Cuba protests the presence of a nuclear submarine

Cuba protests the presence of a nuclear submarine

HAVANA, July 12. The Cuban government expressed on Tuesday its “categorical rejection” of the “provocative” presence last week of a propulsion submarineUS nuclear facility at the US Guantánamo naval base in the eastern part of the island.

The Cuban Foreign Ministry “categorically rejects the entry into Guantanamo Bay, on July 5, 2023, of a nuclear-powered submarine that remained until July 8 at the US military base,” the agency said in a statement.

The ministry considered it is a “provocative escalation by the United States, whose political or strategic motives are unknown.”

He also warned about the “danger posed by the presence and circulation of nuclear submarines” near the Caribbean region.

Asked this Tuesday in Washington about Cuba’s complaint, State Department spokesman Matthew Miller limited himself to reiterating a position expressed Monday on the subject by the Pentagon: “we will continue to fly and navigate and move military assets where it is appropriate to do so under international law”.

The complaint comes after the political rapprochement between Havana and Moscow in recent months, and a recent announcement to develop joint projects in various fields, including the “technical-military field.”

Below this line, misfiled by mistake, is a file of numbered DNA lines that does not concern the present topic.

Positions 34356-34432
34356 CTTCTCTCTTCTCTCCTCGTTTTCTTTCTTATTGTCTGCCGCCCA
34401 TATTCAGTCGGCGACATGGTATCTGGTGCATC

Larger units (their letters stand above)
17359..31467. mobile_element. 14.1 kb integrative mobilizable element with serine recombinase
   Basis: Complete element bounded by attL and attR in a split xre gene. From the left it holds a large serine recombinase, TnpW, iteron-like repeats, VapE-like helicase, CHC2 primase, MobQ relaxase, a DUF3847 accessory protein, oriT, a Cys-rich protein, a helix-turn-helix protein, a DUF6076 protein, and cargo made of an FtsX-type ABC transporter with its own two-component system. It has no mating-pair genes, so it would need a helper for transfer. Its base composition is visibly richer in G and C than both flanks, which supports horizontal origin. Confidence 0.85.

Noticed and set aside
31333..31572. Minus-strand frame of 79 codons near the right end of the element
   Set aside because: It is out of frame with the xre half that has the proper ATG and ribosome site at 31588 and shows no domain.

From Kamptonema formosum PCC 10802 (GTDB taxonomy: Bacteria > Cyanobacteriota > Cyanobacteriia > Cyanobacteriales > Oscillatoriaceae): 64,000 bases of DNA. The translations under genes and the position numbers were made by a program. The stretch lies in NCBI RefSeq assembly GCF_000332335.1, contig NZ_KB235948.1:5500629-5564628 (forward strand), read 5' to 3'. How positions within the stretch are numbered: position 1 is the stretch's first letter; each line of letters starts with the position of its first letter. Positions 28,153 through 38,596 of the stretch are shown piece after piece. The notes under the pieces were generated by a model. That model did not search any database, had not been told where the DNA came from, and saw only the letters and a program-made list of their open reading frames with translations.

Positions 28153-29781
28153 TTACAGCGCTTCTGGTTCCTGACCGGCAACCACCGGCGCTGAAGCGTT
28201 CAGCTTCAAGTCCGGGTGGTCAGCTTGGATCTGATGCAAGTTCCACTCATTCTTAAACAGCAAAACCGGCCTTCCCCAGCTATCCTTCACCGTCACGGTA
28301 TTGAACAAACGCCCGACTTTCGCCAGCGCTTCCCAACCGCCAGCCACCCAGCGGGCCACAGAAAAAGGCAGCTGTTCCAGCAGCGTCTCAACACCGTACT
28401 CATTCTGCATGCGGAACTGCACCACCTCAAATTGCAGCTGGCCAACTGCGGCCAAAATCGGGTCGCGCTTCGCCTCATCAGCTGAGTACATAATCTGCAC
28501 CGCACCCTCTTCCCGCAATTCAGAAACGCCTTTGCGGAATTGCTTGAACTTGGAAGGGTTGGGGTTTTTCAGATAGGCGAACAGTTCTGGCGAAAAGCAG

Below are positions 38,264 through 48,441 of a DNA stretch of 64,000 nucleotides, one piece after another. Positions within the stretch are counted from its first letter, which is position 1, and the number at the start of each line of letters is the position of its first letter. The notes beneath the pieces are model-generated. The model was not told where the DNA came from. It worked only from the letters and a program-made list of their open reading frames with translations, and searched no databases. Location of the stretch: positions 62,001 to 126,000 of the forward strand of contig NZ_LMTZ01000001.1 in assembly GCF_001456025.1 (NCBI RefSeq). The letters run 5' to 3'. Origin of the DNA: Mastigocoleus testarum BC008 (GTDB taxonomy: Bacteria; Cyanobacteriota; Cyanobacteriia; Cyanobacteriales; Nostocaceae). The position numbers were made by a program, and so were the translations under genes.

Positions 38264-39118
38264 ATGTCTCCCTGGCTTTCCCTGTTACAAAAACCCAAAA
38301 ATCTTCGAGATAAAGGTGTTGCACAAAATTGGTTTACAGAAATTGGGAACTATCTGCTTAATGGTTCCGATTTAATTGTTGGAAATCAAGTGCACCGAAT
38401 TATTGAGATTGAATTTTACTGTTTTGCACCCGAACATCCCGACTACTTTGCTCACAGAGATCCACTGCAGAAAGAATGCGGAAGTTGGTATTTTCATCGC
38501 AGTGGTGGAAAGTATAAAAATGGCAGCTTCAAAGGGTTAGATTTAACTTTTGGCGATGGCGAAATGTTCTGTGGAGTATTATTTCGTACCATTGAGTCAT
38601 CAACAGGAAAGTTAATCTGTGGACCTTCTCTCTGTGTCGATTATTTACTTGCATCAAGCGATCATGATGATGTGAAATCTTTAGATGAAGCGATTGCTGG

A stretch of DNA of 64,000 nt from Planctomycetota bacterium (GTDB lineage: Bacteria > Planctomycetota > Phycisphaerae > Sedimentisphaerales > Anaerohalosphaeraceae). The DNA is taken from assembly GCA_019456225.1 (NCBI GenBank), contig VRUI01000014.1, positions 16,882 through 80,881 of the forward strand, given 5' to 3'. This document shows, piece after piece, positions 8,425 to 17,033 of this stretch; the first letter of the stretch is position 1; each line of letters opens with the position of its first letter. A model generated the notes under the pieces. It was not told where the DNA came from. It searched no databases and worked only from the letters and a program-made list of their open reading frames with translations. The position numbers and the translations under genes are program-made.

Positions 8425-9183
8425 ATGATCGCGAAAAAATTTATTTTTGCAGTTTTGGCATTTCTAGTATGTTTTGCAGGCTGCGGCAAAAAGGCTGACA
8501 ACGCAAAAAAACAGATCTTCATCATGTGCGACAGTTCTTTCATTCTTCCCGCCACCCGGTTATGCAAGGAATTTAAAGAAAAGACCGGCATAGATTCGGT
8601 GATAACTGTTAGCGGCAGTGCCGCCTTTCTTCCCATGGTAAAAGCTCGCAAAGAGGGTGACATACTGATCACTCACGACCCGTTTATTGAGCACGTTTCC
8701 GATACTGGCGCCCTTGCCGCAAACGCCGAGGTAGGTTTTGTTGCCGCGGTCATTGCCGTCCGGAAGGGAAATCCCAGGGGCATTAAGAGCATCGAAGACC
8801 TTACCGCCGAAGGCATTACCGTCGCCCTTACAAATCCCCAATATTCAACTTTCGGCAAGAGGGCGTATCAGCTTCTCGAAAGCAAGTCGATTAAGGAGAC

It also comes after Washington said that China had been operating an espionage unit in Cuba for years and that it updated it in 2019, which was denied by the island’s government.

Precisely, this Tuesday the training ship Perekop, from the Russian navy, arrived at the port of Havana for “an official visit” that will last until next Thursday, according to Cuban television.

In October 1962, the world experienced a moment of maximum tension, after the United States denounced the presence of atomic missiles in Cuba, installed by the Soviet Union.

Washington then imposed a total blockade against the island, which resulted in severe economic sanctions, in force to this day.

Cuba has repeatedly demanded the return of the 117 kilometers where the base is located, taken by the United States since 1898, after its war of independence against Spain.

Since 2002, the United States has used the Guantanamo base as a prison for detainees from the “war on terror” that followed the September 2001 attacks.